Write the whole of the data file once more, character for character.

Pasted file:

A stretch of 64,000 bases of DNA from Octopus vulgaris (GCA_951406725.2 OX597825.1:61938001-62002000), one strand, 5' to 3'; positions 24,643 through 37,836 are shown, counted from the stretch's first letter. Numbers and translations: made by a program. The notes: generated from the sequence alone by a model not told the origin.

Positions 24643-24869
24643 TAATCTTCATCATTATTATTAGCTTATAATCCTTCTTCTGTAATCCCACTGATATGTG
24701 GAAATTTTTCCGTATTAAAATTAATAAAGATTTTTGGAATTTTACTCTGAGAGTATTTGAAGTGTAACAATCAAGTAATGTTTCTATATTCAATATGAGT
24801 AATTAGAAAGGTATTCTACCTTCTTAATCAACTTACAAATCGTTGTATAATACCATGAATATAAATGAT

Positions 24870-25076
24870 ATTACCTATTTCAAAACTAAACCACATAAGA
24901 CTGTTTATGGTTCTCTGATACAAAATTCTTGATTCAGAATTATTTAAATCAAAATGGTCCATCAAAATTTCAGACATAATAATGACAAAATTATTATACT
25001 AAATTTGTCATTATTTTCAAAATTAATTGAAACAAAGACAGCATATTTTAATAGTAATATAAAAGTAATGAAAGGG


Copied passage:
A stretch of 64,000 bases of DNA from Octopus vulgaris (GCA_951406725.2 OX597825.1:61938001-62002000), one strand, 5' to 3'; positions 24,643 through 37,836 are shown, counted from the stretch's first letter. Numbers and translations: made by a program. The notes: generated from the sequence alone by a model not told the origin.

Positions 24643-24869
24643 TAATCTTCATCATTATTATTAGCTTATAATCCTTCTTCTGTAATCCCACTGATATGTG
24701 GAAATTTTTCCGTATTAAAATTAATAAAGATTTTTGGAATTTTACTCTGAGAGTATTTGAAGTGTAACAATCAAGTAATGTTTCTATATTCAATATGAGT
24801 AATTAGAAAGGTATTCTACCTTCTTAATCAACTTACAAATCGTTGTATAATACCATGAATATAAATGAT

Positions 24870-25076
24870 ATTACCTATTTCAAAACTAAACCACATAAGA
24901 CTGTTTATGGTTCTCTGATACAAAATTCTTGATTCAGAATTATTTAAATCAAAATGGTCCATCAAAATTTCAGACATAATAATGACAAAATTATTATACT
25001 AAATTTGTCATTATTTTCAAAATTAATTGAAACAAAGACAGCATATTTTAATAGTAATATAAAAGTAATGAAAGGG